Aaron founded The Milelion to help people travel better for less and impress chiobu. He was 50% successful.

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Hey Aaron, I am curious what happens if you transit through a category 1 country to/fro Germany, eg. via CX through HK on the way back to SG, do you still need to do SHN since both VTL and Cat 1 does not need SHN

Last edited 2 years ago by JW19

Wonder what happens if you travel CX a to Germany (not VTL) and on the VTL flight back from Germany. Technically on arrival in sg you cannot declare 21 days history only in sg / Germany yet HK is a cat 1 country

Happy Camper

Making a false travel history declaration on your arrival card is a serious offence. Don’t be daft.”

I’m lovin’ this! 😄

Although.. I’ve actually no doubt in my mind there will be idiots from both SG and EU that would pull a stunt like that… sadly…


Thanks, I think needs a small correction on CAT II 7 days SHN, “only individuals with identical travel histories can stay with you during this period” is not true. It is clearly mentioned in SHN guide that “If sharing a place of residence with others, stay in your own room at all times, and use a dedicated toilet. ” https://safetravel.ica.gov.sg/files/MOH-Health-Advisory-SHN.pdf I think only those 14 days SHN-DF but opt-out scenarios, you cannot stay with other house members unless they travelled together. I am preparing to return from Australia, hence I have monitored the situation closely and studied all the details, while… Read more »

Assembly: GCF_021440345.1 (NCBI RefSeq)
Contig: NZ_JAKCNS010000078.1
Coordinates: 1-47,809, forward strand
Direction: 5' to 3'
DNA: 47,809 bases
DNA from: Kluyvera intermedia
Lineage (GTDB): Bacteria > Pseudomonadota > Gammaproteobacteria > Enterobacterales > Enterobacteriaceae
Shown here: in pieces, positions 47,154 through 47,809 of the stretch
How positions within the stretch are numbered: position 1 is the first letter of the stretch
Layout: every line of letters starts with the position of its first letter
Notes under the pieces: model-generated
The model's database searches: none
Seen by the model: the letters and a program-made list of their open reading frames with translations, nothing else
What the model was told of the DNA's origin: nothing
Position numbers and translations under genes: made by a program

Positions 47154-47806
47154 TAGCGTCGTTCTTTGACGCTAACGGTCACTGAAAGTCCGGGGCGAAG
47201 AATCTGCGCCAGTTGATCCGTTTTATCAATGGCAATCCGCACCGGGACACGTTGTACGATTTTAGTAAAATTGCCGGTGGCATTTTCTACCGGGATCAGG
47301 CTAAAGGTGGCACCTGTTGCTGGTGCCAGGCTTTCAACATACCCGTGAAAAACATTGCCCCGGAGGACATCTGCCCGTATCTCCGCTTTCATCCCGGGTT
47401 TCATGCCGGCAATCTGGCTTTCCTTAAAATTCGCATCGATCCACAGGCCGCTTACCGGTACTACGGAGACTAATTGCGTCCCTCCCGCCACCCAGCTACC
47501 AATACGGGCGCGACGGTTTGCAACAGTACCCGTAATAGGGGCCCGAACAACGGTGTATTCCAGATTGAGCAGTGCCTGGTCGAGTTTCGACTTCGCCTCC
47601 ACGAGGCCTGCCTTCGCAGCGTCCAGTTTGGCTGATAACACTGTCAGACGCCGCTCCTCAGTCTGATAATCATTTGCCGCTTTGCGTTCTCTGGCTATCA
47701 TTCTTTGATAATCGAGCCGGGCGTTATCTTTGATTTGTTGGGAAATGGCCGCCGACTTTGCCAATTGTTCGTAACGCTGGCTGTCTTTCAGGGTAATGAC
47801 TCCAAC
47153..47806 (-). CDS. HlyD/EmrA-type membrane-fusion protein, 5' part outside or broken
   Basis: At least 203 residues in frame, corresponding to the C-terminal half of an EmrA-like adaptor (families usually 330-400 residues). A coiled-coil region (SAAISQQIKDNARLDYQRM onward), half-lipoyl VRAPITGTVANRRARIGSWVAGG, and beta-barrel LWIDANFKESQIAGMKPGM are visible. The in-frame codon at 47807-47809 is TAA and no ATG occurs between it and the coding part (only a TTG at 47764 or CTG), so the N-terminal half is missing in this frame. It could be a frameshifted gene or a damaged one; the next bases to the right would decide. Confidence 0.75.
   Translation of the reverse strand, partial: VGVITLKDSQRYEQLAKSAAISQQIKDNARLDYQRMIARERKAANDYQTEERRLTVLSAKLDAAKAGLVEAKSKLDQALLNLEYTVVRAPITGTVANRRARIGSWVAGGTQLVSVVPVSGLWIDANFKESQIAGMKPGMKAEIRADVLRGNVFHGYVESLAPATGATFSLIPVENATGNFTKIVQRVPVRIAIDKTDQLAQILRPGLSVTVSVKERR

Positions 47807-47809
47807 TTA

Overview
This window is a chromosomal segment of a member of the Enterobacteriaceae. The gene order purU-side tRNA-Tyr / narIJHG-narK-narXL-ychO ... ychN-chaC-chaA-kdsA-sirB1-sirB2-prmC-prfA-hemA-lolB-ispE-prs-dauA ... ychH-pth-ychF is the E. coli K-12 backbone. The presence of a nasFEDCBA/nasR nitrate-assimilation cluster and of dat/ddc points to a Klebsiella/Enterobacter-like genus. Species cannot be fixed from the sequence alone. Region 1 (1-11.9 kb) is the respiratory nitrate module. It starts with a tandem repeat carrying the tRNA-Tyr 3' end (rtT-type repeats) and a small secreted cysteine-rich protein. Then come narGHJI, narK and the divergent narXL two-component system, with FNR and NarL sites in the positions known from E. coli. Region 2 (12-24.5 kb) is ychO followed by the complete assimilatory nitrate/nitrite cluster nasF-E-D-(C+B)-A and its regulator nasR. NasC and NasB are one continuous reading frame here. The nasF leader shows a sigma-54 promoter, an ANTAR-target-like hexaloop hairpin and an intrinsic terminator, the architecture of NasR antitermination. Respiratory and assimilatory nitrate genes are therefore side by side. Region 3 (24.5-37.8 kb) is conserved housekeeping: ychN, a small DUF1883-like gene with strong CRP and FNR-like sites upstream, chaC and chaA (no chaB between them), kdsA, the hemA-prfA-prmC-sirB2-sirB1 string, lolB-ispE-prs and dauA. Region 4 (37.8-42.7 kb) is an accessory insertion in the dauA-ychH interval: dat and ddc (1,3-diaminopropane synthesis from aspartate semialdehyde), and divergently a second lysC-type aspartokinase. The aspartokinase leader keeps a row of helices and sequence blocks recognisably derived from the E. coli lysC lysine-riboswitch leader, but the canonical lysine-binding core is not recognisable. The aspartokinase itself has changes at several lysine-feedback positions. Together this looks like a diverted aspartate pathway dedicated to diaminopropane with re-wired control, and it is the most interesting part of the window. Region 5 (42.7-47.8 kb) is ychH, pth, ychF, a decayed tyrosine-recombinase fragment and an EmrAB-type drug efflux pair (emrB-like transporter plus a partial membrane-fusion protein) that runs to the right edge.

oh? this is nice.. means I can serve the SHN with a travel buddy!


Just wondering if they might revise germany to cat I after Oct or Nov…


No way. Cat I is reserved for covid-zero countries and regions.



re Cat IV, I thought this was only SHN at SDF, you can’t fly to the UK and return with SHN at home? Or did i miss something?


Thanks Aaron – appreciate your quick response on your articles over the last 24 hours, appreciate there is a lot of news!


Hello Aaron, I’d like to check if you have any insight regarding the terms that says “They must have been fully vaccinated in their country of departure or Singapore.” found on this article: https://www.straitstimes.com/singapore/transport/fully-vaccinated-travellers-can-travel-to-germany-and-back-without-serving-shn?utm_medium=social&utm_source=telegram&utm_campaign=sttg

Does this mean that to travel between Germany – Singapore, one needs to be vaccinated in either Germany / Singapore and not anywhere else? E.g. if one was vaccinated in another country, stays in Germany / Singapore for 21 days, this VTL will not apply?


Yes, they clarified that in yesterday’s press conference.


Thank you very much for the clarification Aaron and Michael! Appreciate it 🙂


You can kind of rationalise this requirement as a means to control for the fact that there are open borders in Europe. While it is not bullet proof, it can help minimise the risk that a potential VTL passenger might have spent less than the 21 days in Germany.


Dear Aaron,
A question to seek your advise. Depart Spore to Germany and return. Singaporean and in the country for past 18 mths. Reached Germany and stayed 13 days before going back to Spore via VTL. I am not 21 consecutive days in Germany. Can I still be exempted from SHN? Confused on 21 days. Tks a lot for help.


Not Aaron, but the answer is yes. As mentioned in the article:

This does not mean your trips must be at least 21 days long! Someone who travels from Singapore to Germany for five days is still eligible for an SHN waiver upon return, provided his/her 21 day history comprises just Singapore and Germany.